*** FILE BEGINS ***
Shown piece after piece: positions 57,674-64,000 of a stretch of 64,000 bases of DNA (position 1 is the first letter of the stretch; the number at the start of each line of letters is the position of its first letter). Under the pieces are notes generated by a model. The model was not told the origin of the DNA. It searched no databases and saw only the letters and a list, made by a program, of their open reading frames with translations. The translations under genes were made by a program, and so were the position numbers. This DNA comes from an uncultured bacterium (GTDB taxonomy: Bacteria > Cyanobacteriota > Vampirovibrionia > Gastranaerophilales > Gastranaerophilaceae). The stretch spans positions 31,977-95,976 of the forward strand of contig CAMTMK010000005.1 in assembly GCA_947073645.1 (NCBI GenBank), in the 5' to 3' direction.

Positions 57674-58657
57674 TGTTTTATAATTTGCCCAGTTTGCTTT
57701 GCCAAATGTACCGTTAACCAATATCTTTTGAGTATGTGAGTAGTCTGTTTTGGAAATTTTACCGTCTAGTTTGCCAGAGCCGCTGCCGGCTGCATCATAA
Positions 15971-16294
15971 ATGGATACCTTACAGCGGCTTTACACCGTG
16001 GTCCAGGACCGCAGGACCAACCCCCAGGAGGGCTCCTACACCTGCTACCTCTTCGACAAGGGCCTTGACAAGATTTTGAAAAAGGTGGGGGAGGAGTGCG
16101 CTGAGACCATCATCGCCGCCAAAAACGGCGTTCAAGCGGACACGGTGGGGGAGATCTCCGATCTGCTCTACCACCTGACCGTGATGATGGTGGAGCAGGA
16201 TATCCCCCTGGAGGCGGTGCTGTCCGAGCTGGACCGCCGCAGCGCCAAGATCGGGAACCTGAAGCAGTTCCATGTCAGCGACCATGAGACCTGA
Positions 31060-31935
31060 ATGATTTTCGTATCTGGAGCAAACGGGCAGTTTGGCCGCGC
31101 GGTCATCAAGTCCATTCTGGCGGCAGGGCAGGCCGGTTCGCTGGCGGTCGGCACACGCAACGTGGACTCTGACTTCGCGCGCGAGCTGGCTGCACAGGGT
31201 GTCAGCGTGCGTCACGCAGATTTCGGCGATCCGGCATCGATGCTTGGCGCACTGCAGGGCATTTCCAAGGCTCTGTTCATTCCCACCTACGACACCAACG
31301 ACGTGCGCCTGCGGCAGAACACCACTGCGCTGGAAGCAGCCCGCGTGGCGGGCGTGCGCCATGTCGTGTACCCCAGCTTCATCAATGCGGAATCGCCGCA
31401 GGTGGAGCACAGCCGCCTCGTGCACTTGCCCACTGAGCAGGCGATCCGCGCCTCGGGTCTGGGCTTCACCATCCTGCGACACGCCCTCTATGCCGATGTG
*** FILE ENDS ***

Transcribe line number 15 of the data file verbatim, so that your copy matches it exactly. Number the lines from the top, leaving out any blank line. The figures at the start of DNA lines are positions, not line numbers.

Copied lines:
31401 GGTGGAGCACAGCCGCCTCGTGCACTTGCCCACTGAGCAGGCGATCCGCGCCTCGGGTCTGGGCTTCACCATCCTGCGACACGCCCTCTATGCCGATGTG